Turmoil in global financial markets threatens the economic recovery in the European Union, the bloc's top economic official said Monday.
The warning from EU Monetary Affairs Commissioner Olli Rehn came after a turbulent summer for markets across the globe, as investors worried about a potential new recession in the United States, the eurozone's ability to resolve its debt crisis and the health of European banks.
"The financial markets and the real economy move now more in synchrony, which makes me seriously concerned about continued financial turbulence spilling over to and potentially harming the recovery of the real economy," Rehn told European lawmakers.
That statement is a sharp turnaround from comments in recent months, when Rehn consistently pointed out that growth in the EU was strengthening despite the market jitters.
As a result, the European Commission now has a somewhat bleaker view of economic growth in Europe than this spring, Rehn said, adding that a new forecast will be released Sept 15.
In May, the Commission, the EU's executive arm and economic watchdog, predicted the 27-country bloc would grow 1.8 percent this year, while the eurozone would expand 1.6 percent.
The European Parliament's economic affairs committee had called Rehn, as well as European Central Bank President Jean-Claude Trichet and Eurogroup Chairman Jean-Claude Juncker, to an emergency hearing on the eurozone's recent problems.
Investor concerns over the currency union have been worsened by delays in implementing both a second bailout for Greece and changes to the eurozone's bailout fund, which were agreed at a summit on July 21.
Eurozone countries remain locked in discussions over a demand from Finland to receive collateral to secure its contributions to the new Greek rescue package.
Juncker, the prime minister of Luxembourg who also chairs the meetings of eurozone finance ministers, said the collateral issue won't scupper the bailout deal and that he expected a solution within days or weeks.
"The Eurogroup is working on a proposal, which I hope all eurozone member states will be happy with," Juncker told lawmakers.
Rehn, meanwhile, sought to dampen expectations that so-called Eurobonds _ debt backed by the entire eurozone _ could be a quick and easy solution to the currency union's crisis.
"It is clear that Eurobonds, in whatever form they were to be introduced, would have to be accompanied by a substantially reinforced fiscal surveillance and policy coordination," Rehn said.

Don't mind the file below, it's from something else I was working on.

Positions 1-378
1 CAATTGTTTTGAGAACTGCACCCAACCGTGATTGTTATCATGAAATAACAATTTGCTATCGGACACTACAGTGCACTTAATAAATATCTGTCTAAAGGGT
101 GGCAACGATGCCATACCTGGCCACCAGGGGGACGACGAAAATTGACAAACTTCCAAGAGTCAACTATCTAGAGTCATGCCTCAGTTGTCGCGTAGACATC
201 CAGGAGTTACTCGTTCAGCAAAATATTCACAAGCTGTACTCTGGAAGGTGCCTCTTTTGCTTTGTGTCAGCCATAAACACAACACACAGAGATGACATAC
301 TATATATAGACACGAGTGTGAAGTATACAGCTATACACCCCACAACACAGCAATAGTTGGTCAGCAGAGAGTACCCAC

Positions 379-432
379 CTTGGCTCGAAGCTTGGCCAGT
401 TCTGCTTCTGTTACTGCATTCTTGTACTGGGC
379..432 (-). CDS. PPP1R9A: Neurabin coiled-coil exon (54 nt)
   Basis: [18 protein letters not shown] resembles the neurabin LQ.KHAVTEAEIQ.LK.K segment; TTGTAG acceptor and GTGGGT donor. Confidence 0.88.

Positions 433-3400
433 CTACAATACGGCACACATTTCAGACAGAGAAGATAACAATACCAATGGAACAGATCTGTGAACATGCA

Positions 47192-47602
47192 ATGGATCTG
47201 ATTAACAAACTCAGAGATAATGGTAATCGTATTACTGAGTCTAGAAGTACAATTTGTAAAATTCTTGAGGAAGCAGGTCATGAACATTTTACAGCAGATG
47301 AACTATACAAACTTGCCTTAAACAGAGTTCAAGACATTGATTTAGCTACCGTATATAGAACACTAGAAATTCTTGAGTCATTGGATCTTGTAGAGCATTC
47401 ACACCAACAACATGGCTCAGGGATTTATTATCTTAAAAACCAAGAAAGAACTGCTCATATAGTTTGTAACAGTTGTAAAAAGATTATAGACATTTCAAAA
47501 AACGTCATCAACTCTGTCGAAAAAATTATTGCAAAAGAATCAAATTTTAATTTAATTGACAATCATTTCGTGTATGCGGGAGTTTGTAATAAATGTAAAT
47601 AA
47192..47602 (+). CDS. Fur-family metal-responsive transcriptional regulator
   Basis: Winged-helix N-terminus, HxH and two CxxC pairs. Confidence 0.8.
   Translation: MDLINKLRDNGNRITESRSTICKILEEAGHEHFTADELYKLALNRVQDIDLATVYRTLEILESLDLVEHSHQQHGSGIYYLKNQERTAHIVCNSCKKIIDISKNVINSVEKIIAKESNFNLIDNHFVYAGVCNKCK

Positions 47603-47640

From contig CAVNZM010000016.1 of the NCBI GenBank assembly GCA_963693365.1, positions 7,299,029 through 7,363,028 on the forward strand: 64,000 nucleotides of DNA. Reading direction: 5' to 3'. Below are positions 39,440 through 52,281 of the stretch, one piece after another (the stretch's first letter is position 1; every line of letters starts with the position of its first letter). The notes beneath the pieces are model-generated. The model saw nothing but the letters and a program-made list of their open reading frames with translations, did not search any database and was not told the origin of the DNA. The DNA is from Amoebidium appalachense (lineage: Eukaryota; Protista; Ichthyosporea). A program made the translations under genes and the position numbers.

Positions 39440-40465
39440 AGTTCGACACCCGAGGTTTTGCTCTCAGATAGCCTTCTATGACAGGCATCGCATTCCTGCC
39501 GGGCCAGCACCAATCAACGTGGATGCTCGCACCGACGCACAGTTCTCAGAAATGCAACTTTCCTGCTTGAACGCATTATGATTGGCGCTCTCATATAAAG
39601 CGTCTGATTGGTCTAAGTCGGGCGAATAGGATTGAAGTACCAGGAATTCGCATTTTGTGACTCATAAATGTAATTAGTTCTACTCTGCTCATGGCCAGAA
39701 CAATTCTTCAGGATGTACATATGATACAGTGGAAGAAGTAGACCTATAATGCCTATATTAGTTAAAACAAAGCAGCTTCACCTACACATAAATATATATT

Such moves "would have unavoidable implications for fiscal sovereignty" and would require "substantive debate in euro area member states to see if they would be ready to accept it," Rehn added, indicating investors should not expect them to be introduced anytime soon.
The Commission is currently working up a feasibility study for Eurobonds at the request of the European Parliament. However, the common bonds have been opposed by several countries, including Germany, the eurozone's biggest economy.
The testimony of the top three representatives of the euro currency project brought no new proposals on how the bloc could finally resolve its debt crisis, which has dragged on for some 22 months.
Juncker, Rehn and Trichet urged governments to speed up the implementation of the second Greek bailout and approve the plan to give new powers to the eurozone's bailout fund, such as the right to buy distressed government bonds to stop countries from sliding further into crisis.
"The fact that markets are dysfunctional is, in our opinion, the responsibility of governments," Trichet said.
The ECB in August reluctantly started buying Italian and Spanish bonds, as the two countries saw their borrowing costs jump amid the wider market turmoil, but Trichet made it clear that he expected the bailout fund to take over that role as soon as possible.
"We expect that the governments themselves will, as they have decided the 21 of July, take the appropriate steps to settling the financial stability in the euro area," said the ECB chief.
While Trichet was speaking in Brussels, the ECB said it bought euro6.65 billion ($9.64 billion) in government bonds last week, down sharply from euro14.3 billion and euro22 billion in the two previous weeks.
David McHugh in Frankfurt contributed to this story.